Many hunters are saying those actions are to little and to late. Rep. Scott Gunderson, R-Waterford, asked why DNR's deer herd managers hadn’t taken action to stop some of the deer reduction programs earlier in spite of the fact that hunters were telling DNR managers that they weren't seeing deer in the woods. Some hunters are suggesting that the DNR stop all herd reduction activities and go back to the doe lottery system of earlier years to restore deer populations. The general consensus of most of the deer hunters we spoke to felt that the DNR deer counts have been way off for years and that the deer herd hasn’t been strong enough to support herd reduction strategies for many years.
Wisconsin deer hunting activities are believe to be a $1 billion a year industry and many hunters in the state believe that the industry is in trouble.

Author’s Note- It is my personal opinion that it is time for lawmakers to do more the just hold hearings on this issue. If the DNR won’t listen to hunters it’s time to replace those managers with folks who will listen. If the lawmakers won’t make that happen it’s time to replace those lawmakers with folks that will act to protect this Wisconsin tradition and the businesses that depend on it. We as hunters are also partially to blame here. Just because we have 6 doe tags we don’t need to take 6 does. Every doe taken is 2 less you will see the following year. It’s time for hunters to use their voices. Contact your state representatives and tell them how you feel about these issues, after all they work for us. I personally have written letters to many of the representatives in the area. Here is a copy of my letter. Feel free to copy it if you need a place to start:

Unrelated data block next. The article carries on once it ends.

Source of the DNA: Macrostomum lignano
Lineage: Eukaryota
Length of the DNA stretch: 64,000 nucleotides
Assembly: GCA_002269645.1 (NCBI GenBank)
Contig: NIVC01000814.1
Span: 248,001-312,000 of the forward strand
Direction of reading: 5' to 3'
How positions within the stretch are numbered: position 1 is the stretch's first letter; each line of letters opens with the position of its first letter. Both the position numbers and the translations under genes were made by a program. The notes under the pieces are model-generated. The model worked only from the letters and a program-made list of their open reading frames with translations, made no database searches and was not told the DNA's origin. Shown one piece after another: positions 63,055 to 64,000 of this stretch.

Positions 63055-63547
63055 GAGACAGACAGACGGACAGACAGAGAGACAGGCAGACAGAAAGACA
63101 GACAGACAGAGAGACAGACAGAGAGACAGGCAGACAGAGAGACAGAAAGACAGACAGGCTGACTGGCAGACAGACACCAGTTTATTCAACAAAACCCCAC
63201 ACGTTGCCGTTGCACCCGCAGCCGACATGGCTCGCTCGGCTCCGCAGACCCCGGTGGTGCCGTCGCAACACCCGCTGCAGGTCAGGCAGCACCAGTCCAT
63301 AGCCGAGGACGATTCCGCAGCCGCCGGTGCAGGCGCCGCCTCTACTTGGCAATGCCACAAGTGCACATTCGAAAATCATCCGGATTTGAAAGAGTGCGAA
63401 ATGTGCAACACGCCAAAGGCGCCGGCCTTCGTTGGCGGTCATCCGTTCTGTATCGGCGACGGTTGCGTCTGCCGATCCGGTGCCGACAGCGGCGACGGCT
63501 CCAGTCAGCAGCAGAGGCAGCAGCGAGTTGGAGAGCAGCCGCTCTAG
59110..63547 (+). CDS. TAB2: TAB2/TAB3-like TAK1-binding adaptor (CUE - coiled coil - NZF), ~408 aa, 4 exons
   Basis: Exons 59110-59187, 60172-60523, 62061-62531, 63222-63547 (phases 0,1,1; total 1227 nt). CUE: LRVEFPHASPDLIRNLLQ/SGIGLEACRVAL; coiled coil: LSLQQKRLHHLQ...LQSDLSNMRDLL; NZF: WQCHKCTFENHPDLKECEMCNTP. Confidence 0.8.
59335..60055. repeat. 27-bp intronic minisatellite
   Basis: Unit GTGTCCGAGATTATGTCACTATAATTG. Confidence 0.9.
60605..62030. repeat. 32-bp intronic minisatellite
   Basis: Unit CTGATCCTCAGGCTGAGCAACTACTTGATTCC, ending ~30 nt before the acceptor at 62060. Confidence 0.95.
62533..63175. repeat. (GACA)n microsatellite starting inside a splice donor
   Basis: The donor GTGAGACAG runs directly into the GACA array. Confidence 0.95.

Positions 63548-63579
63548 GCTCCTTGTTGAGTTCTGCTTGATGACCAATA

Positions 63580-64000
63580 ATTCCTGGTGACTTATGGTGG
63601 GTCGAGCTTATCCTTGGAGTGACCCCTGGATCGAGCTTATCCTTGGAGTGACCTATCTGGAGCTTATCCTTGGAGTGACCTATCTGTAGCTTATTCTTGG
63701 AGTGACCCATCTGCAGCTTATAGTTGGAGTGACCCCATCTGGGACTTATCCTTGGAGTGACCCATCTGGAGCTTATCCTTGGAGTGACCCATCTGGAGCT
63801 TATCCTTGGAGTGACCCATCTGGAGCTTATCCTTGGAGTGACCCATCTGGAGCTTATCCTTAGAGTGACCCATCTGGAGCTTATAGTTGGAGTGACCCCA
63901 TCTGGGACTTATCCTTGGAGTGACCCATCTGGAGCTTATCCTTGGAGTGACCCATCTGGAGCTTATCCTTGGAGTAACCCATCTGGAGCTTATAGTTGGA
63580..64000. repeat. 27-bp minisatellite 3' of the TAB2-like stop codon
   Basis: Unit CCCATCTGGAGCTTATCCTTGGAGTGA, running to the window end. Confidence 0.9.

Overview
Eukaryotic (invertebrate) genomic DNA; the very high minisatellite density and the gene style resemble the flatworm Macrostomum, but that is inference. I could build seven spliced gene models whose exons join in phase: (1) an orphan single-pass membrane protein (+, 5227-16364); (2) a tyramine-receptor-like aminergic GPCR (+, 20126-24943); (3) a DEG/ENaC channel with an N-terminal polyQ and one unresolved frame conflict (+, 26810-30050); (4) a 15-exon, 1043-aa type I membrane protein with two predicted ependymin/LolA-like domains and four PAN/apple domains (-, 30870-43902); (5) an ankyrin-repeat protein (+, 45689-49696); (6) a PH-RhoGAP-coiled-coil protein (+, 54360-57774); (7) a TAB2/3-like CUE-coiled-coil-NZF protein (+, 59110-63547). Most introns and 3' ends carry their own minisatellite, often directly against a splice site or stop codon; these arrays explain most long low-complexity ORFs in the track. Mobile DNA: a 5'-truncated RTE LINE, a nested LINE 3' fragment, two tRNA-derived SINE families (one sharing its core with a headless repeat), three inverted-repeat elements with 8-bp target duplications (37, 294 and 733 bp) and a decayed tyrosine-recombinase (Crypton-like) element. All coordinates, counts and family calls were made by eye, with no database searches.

“Thank you for your hard work on behalf of our state. I appreciate your dedication and hard work. As a long time Wisconsin resident and hunter I am very concerned about the DNR’s management of the deer herd. As I’m sure you are aware this year was the worst hunting season in 27 years across much of the state. I’m upset with the way the DNR has handled the herd and the liberal doe tags being issued along with all the extended early and late doe hunts going on across the state. CWD has been present in other states for years and in no other state have the wildlife managers taken such measures to eliminate deer. I think it is time for new managers in the DNR that value the deer and it’s time to eliminate the herd reduction nonsense and all the money being spent to “Control” CWD. Please act now to preserve the tradition of deer hunting and a great revenue source for our state. Let’s clean house at the DNR.”